Leaving home is a huge life transition for anyone; helping a teen age out of foster care is particularly problematic! My tips on how to help a teenager move out of foster care are inspired by a question I received from Christina Dronen, a foster parent and teen advocate.
Christina, co-founder of Finally Family Homes, advocates for teens moving out of foster care into independent living. The mission of Finally Family Homes is to care for vulnerable and orphaned children, primarily kids who are aging out of the foster care system, by providing the community, resources, permanency, and support they need to succeed independently.
“Aging out of foster care” is what social workers call an 18 year old teen’s transition to independent living. I lived in three foster homes when I was a child. Even though my experiences in the foster care system were good, the damage of being a foster child lasted a long time. I share a few glimpses of what it was like growing up with a schizophrenic mother and living in foster homes in my book, Growing Forward When You Can’t Go Back. Below, I offer several tips for helping an 18 year old (or younger) teenager move out of foster care.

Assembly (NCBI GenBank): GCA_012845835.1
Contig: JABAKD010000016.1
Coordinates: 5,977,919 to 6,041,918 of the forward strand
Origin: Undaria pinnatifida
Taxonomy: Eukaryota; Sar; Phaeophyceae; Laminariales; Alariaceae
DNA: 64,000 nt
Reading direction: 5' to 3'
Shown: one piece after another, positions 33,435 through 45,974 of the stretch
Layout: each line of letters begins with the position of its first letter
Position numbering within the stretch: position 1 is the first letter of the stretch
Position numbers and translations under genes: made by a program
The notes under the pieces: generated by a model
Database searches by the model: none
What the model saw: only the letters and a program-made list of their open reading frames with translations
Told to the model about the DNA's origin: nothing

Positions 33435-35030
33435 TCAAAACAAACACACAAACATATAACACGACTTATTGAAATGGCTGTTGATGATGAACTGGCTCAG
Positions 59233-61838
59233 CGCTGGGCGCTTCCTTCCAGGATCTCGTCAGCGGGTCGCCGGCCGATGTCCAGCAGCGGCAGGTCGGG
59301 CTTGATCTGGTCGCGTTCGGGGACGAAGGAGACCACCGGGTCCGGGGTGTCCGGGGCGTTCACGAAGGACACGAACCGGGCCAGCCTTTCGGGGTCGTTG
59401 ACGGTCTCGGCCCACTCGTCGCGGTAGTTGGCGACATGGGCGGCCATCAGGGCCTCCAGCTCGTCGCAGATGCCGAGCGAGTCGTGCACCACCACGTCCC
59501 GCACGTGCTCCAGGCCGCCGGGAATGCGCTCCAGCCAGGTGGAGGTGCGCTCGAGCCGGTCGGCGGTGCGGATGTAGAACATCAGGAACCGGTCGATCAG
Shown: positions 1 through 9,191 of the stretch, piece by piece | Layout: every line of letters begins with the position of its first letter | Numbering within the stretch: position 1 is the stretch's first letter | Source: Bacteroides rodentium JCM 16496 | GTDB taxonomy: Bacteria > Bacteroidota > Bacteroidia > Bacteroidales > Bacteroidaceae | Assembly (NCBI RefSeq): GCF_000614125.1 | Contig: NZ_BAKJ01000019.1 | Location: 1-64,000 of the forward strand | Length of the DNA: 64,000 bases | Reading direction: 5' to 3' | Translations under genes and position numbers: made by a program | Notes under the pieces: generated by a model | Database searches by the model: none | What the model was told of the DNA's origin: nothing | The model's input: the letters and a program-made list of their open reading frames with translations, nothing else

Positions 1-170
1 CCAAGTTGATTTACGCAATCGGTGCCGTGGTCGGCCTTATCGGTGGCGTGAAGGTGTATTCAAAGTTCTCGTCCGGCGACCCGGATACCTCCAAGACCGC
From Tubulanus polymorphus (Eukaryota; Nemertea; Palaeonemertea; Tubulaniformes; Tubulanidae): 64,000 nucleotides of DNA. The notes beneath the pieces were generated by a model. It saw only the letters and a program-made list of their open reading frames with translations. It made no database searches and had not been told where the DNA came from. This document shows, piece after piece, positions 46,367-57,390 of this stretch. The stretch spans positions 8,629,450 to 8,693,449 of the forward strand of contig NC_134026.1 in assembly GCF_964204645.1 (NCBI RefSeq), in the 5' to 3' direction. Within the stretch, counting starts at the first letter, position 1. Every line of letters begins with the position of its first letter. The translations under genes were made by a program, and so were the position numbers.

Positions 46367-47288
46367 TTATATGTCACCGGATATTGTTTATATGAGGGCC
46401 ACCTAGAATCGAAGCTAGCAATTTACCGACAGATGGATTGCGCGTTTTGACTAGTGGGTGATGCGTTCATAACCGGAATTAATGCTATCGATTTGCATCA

Christina asked me several questions about living in foster homes as a child. Before I share my answers, I want to share my absolute best advice for helping a teenager move away from home.
If you’re a teenager in foster care, read 6 Ways to Cope With Being a Foster Kid. I’m happy to answer questions about living in or moving out of the foster care system below. I can’t give advice specific to your situation, but I can share what did and didn’t help me.